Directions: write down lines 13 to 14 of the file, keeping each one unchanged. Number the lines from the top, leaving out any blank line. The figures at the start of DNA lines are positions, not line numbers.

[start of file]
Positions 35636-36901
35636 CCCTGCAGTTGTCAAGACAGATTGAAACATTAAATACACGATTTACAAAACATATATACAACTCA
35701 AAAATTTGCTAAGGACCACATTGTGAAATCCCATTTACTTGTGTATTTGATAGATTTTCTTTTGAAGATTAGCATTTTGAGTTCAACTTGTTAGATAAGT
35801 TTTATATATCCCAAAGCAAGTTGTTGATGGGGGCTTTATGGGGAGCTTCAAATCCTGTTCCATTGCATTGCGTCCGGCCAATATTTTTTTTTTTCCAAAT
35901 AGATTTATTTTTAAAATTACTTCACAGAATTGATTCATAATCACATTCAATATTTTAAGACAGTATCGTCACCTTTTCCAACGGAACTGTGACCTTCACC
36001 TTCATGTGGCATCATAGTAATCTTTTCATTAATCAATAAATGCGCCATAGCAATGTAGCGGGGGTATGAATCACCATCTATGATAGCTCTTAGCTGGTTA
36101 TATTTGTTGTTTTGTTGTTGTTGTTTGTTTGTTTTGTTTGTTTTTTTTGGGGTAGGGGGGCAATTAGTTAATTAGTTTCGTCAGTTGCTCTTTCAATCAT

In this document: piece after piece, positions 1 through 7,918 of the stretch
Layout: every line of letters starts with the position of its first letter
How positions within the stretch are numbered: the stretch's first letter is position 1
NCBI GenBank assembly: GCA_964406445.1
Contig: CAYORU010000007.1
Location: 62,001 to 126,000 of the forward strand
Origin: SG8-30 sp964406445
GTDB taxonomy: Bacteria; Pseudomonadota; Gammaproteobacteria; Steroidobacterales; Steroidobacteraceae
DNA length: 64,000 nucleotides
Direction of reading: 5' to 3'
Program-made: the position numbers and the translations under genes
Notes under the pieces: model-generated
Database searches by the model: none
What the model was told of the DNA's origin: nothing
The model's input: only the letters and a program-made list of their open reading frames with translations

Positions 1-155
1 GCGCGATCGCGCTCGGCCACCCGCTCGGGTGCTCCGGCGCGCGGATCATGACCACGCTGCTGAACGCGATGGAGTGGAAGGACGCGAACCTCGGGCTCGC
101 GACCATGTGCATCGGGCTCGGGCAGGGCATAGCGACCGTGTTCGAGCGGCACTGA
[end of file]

Location: 62,001 to 126,000 of the forward strand
Origin: SG8-30 sp964406445